While Major League Baseball has drawn scrutiny for potential plans at a major postseason expansion next season, the NFL has no interest in moving beyond its new 14-team bracket.
The league approved a proposal to increase its 2020 playoff field to 16 teams, in the event COVID-19 prevents all 256 regular-season games from being played. But even that in-case-of-emergency plan encountered major dissenting voices among owners, Jason La Canfora of CBS Sports notes. This, and some opposition to the new CBA’s 14-team playoff field in league circles, points to the NFL not eyeing a future when half its teams make the playoffs annually.
Strong opposition emerged at this contingency-plan 16-team bracket, per JLC, and those dissenters made it known this will not be a precursor to future NFL postseasons. The NFL ended its 30-year run with a 12-team bracket — its most stable postseason, after eight- and 12-season periods with eight- and 10-team fields, respectively — last season and will collect additional revenue from the two extra playoff games this new 14-team playoff produces. That TV revenue will be critical ahead of 2021’s expected salary-cap reduction.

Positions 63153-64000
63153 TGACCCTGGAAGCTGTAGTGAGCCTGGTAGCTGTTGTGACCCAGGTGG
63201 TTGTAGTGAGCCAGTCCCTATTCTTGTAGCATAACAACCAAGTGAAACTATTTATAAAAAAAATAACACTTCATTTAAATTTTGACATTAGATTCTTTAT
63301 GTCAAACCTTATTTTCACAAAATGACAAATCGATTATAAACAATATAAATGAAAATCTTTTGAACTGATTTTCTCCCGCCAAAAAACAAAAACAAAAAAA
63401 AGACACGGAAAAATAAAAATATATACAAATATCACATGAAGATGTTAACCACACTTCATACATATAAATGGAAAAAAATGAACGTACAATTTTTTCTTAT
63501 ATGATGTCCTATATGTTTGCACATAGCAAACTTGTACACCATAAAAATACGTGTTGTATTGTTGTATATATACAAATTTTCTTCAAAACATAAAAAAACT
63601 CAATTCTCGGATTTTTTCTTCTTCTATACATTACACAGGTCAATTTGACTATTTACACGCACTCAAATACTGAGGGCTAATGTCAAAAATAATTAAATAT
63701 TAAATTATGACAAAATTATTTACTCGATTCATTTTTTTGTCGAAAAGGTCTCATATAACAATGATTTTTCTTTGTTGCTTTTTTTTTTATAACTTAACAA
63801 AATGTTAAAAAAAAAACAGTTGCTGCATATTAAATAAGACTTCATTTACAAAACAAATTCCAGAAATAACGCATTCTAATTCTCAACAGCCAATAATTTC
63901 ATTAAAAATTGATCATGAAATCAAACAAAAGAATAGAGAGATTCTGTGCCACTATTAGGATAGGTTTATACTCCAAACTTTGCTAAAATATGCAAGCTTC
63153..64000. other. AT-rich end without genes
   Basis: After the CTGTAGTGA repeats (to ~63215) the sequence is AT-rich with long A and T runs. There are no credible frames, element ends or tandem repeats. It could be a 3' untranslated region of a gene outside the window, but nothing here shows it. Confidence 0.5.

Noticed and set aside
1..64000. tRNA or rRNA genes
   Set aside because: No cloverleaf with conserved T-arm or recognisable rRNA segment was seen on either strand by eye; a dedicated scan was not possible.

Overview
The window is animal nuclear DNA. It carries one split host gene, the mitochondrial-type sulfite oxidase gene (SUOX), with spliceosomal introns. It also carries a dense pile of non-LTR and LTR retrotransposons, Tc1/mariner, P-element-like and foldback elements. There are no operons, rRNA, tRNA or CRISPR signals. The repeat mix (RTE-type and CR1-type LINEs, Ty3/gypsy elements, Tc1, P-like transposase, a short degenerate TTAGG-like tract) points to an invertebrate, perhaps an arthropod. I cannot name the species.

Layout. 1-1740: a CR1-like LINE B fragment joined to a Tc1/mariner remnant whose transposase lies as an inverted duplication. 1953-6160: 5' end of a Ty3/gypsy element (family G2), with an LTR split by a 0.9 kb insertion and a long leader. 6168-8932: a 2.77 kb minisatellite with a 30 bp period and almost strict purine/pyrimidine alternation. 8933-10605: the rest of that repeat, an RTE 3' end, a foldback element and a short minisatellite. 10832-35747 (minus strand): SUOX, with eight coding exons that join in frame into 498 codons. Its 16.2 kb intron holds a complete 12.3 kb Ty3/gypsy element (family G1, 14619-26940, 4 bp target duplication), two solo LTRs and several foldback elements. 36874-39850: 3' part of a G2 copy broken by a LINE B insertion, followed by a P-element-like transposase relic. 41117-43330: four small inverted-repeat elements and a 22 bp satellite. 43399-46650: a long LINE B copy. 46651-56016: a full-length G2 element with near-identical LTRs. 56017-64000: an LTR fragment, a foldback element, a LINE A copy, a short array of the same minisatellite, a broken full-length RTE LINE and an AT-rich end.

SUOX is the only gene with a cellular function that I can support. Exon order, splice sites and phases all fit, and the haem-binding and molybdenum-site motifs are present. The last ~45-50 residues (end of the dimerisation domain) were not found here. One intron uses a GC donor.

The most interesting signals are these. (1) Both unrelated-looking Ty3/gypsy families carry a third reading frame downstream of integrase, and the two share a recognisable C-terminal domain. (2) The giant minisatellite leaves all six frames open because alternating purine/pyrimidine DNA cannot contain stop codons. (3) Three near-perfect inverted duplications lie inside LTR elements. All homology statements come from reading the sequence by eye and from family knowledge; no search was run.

When the NFL green-lit the 12-team field for the 1990 season, the league housed 28 teams. That meant 42.9 percent of its teams made the playoffs; the 14-team format will invite 43.8 percent of the NFL’s teams to the postseason. The NFL has not been forced to cancel a game due to the coronavirus this season, but the league has changed several teams’ schedules. The first contingency plan remains for a makeshift Week 18 to serve as an if-necessary makeup window. The 16-team postseason bracket is Plan C.
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